Variable BPR OP SQ I & SC
R-Squared (R2) = 0.891187 Adjusted R-squared (R2) = 0.837375 Duibin- Waston statistics = 2.143982 Akaike info citerion (AIC) = 1.518592 Schwarz criterion (S.C) = 2.664226 f- Statistic (F) = 1.194339 Source: SPSS printout (2008)
5. Discussion of Results
5.1. Economic “Apriori expectation” The result obtained from the model was analysed and interpreted on the basis of the economic “APRIORI” expectation, which reveals the signs and magnitude of the coefficient of the variables in the model. In other words, Business Reengineering Process (BRP), Service Quality (SQ), and Innovative & Strategic Change (I & SC) are positively (Directly) related to the success of organisation. However, based on the magnitude of the parameters, the following arrangement shows good each of the variables determines the success of the organisation. 5.2. R-Squared (R2) and Adjusted R2 squared (R2) The coefficient of determination R-squared (R2) and the coefficient of determination adjusted Rsquared (R2) are another statistical criteria. From the result of the regression analysis, R-squared (R2) and Adjusted R-squared (R2) are vary with 0.891187 and 0.837375 respectively. This signifies that about 89% of the variability in the success of organisational performance is being accountable for by the explanatory variable in the organization while the 11% that remained unexplained could be attributed to the random fluctuation on other unspecified variable (i.e stochastic error term (ut)) 5.3. Breusch-Godfrey Serial Correlation LM Test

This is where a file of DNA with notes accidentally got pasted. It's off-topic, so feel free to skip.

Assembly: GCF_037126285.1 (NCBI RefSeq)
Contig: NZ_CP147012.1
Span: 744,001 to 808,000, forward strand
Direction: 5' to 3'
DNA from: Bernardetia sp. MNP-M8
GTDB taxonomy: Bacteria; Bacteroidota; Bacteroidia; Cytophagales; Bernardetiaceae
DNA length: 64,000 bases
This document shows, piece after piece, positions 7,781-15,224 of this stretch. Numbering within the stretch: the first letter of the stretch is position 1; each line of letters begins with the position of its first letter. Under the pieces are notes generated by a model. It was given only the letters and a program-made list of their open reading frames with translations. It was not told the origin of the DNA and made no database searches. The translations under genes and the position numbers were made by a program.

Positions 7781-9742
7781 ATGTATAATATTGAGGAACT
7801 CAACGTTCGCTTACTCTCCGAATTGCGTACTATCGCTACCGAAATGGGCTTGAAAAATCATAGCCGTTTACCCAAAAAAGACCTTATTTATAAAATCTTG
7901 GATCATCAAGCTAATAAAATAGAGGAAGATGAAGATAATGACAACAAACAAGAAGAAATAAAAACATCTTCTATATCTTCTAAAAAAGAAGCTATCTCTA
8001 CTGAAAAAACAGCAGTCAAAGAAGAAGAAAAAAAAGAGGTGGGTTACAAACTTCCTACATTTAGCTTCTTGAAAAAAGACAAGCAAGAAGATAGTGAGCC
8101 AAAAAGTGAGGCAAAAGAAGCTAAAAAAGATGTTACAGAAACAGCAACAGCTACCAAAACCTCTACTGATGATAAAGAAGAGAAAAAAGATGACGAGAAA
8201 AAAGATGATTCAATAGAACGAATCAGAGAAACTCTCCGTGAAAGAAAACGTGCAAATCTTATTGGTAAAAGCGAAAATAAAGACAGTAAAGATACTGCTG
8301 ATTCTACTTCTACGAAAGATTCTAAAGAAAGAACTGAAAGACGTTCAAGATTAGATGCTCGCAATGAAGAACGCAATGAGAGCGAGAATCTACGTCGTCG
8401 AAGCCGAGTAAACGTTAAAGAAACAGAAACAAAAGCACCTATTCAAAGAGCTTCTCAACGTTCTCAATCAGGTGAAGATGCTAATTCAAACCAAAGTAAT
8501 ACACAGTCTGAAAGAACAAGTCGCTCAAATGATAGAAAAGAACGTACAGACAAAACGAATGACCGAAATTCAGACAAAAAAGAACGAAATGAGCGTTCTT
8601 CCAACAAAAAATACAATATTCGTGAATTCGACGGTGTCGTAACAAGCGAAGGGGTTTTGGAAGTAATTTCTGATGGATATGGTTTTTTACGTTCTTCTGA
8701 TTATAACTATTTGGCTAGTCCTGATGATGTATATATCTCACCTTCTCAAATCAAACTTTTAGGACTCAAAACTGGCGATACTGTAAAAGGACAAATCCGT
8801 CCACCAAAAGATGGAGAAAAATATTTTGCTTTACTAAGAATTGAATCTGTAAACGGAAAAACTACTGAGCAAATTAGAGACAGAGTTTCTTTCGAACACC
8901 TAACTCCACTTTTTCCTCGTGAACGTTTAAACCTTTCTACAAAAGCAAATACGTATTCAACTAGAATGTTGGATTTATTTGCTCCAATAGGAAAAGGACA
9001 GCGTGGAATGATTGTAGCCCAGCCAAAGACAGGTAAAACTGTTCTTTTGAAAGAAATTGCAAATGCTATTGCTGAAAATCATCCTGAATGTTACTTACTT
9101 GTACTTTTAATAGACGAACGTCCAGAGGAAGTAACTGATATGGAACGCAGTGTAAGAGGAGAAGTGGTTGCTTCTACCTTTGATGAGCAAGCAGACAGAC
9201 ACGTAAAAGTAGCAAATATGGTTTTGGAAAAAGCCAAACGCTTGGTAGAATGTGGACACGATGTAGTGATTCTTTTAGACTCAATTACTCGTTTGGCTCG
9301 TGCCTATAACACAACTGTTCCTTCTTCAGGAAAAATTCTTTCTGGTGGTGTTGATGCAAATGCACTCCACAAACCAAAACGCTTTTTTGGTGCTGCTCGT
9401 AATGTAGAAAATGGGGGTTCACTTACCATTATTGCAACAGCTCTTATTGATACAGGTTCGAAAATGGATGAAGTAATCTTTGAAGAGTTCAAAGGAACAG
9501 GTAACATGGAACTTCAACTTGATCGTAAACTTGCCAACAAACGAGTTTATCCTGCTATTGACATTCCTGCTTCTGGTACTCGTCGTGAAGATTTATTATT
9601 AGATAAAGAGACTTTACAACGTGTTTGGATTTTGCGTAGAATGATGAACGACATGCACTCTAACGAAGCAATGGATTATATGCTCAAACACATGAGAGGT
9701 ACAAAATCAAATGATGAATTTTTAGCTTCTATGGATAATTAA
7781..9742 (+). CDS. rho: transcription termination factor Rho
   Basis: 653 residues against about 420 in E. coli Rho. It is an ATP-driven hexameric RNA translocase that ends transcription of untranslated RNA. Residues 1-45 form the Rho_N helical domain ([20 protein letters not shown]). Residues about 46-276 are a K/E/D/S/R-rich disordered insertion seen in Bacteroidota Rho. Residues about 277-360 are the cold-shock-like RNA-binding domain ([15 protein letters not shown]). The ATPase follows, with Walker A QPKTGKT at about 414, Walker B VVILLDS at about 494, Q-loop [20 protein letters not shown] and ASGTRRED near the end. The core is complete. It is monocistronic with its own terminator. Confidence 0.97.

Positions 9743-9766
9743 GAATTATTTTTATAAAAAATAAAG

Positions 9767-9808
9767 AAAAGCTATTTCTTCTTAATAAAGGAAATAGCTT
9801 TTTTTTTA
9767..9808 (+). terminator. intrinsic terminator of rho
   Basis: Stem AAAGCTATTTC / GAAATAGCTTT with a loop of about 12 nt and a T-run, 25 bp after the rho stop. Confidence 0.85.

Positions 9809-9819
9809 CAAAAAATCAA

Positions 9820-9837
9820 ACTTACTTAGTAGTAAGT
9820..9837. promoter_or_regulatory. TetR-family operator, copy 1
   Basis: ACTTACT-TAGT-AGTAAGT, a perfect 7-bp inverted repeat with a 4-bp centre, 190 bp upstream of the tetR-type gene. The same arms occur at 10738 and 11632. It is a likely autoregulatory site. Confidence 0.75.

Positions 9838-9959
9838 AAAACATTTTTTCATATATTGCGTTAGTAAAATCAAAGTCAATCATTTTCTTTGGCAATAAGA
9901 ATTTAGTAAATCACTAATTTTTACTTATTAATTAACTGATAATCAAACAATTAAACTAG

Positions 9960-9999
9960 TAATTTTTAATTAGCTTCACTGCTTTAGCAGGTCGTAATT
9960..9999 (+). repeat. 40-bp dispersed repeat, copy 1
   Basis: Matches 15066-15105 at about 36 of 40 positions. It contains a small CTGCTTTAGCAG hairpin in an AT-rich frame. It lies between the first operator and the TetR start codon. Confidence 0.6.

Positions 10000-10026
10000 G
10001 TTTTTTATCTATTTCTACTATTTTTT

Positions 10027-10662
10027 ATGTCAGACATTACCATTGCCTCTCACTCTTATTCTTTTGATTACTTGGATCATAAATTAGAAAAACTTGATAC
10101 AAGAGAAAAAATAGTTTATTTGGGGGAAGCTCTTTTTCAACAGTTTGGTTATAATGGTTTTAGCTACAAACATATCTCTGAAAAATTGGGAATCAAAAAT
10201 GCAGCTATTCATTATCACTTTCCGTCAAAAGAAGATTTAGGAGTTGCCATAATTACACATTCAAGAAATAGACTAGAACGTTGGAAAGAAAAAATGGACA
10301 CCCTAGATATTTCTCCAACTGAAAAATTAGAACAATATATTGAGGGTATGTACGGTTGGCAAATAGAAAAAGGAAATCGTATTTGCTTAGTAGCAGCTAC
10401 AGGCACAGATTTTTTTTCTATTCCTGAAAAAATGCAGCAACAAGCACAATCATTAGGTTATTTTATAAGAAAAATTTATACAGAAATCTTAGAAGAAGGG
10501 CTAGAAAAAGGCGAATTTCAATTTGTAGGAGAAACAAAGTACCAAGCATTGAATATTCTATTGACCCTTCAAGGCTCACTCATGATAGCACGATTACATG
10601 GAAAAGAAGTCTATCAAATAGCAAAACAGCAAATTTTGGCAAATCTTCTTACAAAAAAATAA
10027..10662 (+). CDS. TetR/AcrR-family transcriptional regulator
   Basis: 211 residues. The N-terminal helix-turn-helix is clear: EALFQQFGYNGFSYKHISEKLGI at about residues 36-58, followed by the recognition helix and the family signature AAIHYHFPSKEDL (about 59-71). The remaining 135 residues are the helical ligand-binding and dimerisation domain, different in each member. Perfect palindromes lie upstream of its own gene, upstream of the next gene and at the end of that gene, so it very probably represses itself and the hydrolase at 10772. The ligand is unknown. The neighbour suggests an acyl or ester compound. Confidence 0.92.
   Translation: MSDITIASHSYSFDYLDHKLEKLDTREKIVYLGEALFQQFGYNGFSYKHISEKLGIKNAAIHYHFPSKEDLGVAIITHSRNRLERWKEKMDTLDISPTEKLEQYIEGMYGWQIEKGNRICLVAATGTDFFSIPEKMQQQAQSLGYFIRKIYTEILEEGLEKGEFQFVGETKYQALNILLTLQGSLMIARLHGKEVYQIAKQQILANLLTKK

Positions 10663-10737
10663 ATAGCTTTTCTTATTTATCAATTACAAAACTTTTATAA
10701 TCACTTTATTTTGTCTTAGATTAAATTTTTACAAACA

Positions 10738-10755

F – statistic 1.194339 Obs* R-square 2.514666
Source: SPSS printout (2008)
Probability 0.307024 Probability 0.284412
This is an alternative check for auto correlation in the model. The table above shows that there is no auto correlation in the model since the F-statistic value (1.194339) is less than the table value. As such, the hypothesis is rejected. In conclusion, from the foregoing analysis, it was revealed that the Business Reengineering Process, Service Quality, and Innovative and Strategic Change majorly determine the success of the organisational performance.
6. Summary and concluding remarks
Business Reengineering Process will only be successful if the activities in which the processes are based are directly related to the needs and objectives of the business. The impact Business Reengineering Process to the Nigerian organisations can not be over-emphasized with the economic situation of this country, because it helps in meeting the domestic and industry needs or pursuance of 123